Supreme Court Hears Blockbuster Climate Case with Separation of Powers Implications

The Supreme Court heard arguments in West Virginia v. EPA on Monday, a blockbuster case that could have major ramifications in future separation of powers cases.

The case, which stems from an Obama administration climate rule, has wide-ranging implications for how the federal agencies may issue future regulations and rules, according to the parties that brought the case before the high court. States, environmental groups, large power utility companies, civil liberties organizations and pro-coal industry groups have inserted themselves in the case over the last several years, signaling the importance of the questions it has raised.

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Commentary: The Tyranny of Experts

The principles and policies of America’s original progressives have received renewed attention over the last decade, both in academia and in public discourse. Today’s progressive politicians and intellectuals have pointed to their roots in the original progressive movement; moreover, the connections between the original progressive calls for reform and the language and shape of our politics today have become increasingly obvious. In what follows, the relevance of original progressivism to government today will be more fully explored. There is no better place to begin than with our administrative state. This essay deals with the general principles of the administrative state and its roots in the original progressive movement.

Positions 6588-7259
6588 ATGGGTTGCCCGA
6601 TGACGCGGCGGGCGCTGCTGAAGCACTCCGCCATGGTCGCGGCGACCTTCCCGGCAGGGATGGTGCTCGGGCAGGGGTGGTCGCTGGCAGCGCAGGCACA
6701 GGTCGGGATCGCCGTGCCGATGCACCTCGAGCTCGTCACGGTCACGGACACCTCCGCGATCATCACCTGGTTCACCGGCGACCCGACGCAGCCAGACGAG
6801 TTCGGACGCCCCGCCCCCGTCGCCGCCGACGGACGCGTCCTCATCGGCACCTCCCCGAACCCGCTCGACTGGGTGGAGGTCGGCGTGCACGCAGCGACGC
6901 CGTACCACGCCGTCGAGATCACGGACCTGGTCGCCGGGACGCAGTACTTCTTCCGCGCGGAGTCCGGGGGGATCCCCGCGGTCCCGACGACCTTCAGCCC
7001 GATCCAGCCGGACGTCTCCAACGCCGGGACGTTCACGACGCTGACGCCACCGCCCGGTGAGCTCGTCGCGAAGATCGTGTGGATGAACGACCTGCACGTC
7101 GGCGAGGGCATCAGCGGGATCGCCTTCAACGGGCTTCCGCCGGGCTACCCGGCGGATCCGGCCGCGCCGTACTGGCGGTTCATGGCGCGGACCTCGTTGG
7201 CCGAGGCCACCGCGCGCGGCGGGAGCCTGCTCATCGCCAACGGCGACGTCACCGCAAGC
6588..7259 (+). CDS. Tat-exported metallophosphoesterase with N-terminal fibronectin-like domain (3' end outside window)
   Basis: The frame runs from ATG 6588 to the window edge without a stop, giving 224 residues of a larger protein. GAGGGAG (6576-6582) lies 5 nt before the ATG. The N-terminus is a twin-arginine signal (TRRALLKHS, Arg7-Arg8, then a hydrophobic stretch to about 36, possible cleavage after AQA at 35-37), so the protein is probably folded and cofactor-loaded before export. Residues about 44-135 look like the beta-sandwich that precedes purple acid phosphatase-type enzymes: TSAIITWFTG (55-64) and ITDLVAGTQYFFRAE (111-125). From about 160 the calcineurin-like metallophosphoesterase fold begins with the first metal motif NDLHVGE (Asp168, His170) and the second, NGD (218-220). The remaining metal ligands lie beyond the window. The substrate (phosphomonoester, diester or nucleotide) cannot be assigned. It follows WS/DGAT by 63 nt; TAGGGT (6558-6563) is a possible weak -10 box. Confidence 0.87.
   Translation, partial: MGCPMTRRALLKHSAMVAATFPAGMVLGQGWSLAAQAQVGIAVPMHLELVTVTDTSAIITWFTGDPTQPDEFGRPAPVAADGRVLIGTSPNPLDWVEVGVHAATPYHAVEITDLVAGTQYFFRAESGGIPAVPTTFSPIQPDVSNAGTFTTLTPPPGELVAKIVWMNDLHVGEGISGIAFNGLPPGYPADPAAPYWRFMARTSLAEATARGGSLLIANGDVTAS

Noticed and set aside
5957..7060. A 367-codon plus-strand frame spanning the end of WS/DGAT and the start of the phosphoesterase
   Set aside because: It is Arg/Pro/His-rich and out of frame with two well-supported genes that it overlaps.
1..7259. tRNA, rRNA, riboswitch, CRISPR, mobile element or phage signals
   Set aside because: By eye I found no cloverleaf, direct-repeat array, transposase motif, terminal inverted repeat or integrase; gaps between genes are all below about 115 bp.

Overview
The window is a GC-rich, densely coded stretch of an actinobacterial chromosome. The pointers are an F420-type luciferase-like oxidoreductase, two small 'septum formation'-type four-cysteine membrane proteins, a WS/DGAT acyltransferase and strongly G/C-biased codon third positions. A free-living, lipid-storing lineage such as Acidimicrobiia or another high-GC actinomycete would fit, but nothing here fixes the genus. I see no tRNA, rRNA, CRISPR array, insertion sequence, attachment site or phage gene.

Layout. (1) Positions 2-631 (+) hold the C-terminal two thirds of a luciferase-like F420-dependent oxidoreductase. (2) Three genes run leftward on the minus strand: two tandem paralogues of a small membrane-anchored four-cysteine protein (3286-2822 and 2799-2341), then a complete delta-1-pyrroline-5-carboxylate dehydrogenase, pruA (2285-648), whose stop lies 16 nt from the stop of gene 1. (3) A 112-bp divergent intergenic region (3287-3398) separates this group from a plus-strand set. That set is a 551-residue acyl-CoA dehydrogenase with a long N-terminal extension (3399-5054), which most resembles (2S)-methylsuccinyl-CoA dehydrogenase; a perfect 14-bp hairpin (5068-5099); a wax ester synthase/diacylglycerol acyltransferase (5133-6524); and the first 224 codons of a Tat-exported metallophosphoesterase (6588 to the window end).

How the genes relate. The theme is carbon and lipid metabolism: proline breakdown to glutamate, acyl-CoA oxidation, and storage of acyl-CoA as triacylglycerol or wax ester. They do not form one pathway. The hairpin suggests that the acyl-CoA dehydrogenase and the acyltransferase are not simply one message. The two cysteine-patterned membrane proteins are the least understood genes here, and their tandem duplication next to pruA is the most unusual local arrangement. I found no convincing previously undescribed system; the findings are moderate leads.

The term “administrative state” has come to have a variety of meanings, but at its core it points to the situation in contemporary American government, created largely although not entirely by Franklin Roosevelt’s New Deal, whereby a large, unelected bureaucracy is empowered with significant governing authority. The fundamental question for many of those making reference to an “administrative state” is how it can be squared with government by consent and with the constitutional separation-of-powers system.

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Commentary: Congress Must Exercise Its Article I Power, Or It Will Be Deemed Irrelevant

Capitol building

by Printus LeBlanc   When the framers created the government, it was split into three coequal branches; the Congressional, Executive, and Judicial branches. Articles I through III describe the duties, responsibilities, and powers assigned to each branch of the government. However, one of those branches seems to be the redheaded…

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Commentary: Why Is the Senate Refusing to Confirm Judicial and Executive Branch Nominees?

by Natalia Castro   The Senate has played a vital role in stalling the Trump agenda and preventing the swamp they swim in from being drained. One of the greatest struggles President Trump has faced in moving his plan forward has been an inability to fill vacant positions within the executive…

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Constitution Series: Judicial Review

    This is the eighth of twenty-five weekly articles in The Tennessee Star’s Constitution Series. Students in grades 8 through 12 can sign up here to participate in The Tennessee Star’s Constitution Bee, which will be held on September 23. The Separation of Powers and Federalism are two foundational…

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